On January 8, at a hearing into Canadian government involvement in torture abroad of three Canadian Muslims, Justice Department lawyer Michael Peirce, speaking for Foreign Affairs, the RCMP, and Canadian Security and Intelligence Service (CSIS), left everyone with raised eyebrows when he said that Canada can share information on people detained abroad, with governments that are accused of torture, in spite of the U.N. Convention Against Torture.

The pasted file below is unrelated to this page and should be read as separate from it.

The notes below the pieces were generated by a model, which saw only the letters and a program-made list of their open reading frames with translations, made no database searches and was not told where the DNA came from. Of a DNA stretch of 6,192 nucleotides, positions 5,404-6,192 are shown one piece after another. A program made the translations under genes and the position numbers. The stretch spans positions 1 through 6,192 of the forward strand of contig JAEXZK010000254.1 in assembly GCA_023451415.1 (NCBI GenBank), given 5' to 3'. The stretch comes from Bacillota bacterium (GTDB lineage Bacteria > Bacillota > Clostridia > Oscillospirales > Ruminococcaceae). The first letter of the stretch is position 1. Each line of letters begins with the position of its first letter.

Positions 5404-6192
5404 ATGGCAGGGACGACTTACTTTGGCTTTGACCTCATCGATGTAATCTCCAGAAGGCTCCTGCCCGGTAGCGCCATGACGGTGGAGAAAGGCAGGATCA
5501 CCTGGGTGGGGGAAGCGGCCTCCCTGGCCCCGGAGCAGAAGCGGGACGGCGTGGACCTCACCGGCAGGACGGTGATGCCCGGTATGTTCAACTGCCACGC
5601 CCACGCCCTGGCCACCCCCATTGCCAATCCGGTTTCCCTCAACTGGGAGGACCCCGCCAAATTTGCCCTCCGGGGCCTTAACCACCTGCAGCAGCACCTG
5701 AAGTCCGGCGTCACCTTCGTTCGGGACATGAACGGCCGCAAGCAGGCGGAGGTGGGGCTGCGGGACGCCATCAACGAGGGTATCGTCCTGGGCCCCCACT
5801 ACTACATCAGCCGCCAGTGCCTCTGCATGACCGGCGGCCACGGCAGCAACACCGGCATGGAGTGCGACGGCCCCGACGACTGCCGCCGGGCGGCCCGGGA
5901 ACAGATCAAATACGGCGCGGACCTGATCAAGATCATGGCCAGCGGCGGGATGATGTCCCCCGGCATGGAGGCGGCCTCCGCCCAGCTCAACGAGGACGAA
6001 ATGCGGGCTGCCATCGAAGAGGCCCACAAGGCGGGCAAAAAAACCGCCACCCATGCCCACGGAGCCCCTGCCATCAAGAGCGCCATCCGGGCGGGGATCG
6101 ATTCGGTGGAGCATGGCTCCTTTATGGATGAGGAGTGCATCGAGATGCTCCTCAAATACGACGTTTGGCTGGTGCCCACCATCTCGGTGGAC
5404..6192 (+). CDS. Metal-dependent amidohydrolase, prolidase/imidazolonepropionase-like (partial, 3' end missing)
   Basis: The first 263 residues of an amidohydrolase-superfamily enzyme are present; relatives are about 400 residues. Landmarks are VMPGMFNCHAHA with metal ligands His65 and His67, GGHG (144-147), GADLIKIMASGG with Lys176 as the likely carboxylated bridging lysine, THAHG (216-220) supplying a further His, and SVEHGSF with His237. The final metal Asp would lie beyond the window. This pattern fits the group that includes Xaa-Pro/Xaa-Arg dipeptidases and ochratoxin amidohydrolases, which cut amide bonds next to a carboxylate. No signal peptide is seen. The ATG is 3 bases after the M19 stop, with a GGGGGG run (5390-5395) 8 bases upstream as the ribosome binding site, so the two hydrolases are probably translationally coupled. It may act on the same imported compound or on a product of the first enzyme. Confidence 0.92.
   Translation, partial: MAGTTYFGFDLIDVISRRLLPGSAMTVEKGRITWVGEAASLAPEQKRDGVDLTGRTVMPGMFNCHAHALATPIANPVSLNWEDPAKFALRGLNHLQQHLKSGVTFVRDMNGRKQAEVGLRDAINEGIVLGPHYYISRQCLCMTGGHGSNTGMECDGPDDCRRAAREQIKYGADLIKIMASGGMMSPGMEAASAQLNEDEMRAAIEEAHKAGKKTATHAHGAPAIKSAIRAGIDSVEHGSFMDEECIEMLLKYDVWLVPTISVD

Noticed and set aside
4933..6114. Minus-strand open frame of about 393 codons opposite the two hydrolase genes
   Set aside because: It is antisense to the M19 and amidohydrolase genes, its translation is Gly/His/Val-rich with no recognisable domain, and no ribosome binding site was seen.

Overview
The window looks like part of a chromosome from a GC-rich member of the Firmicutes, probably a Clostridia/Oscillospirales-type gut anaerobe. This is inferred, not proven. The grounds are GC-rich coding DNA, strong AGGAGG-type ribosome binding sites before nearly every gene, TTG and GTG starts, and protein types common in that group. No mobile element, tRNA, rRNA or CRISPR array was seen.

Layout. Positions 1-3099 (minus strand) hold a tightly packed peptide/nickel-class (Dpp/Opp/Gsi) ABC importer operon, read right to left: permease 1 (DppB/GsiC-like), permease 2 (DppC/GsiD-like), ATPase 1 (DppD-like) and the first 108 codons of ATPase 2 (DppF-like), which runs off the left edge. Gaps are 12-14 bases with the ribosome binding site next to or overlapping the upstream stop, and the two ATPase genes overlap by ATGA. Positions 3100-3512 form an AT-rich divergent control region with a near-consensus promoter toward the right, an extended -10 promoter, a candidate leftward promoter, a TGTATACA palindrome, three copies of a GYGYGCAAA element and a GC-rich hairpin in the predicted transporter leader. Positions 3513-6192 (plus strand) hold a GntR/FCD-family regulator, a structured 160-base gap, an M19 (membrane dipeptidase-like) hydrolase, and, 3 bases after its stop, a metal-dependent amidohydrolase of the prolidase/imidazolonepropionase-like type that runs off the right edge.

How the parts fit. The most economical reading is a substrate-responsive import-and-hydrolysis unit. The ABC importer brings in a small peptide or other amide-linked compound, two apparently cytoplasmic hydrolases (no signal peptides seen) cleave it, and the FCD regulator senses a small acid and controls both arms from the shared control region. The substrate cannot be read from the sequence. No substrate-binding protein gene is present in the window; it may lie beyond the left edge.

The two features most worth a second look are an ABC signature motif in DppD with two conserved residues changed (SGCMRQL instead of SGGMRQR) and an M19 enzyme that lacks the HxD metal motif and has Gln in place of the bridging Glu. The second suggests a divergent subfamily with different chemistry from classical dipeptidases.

The hearing follows from a recommendation of the commission that issued the report on the treatment of Maher Arar, the Canadian rendered by the United States to Syria, where he was tortured. The present commission is looking into allegations of Canadian government complicity in the mistreatment of three other men, Muayyed Nureddin, Ahmad Abou El Maati, and Abdullah Almalki. Former Supreme Court Justice Frank Iacobucci is heading up the inquiry. Almalki, who was tortured in the same prison as Arar, commented that “It looks like they want to legalize torture, but not directly—indirectly.”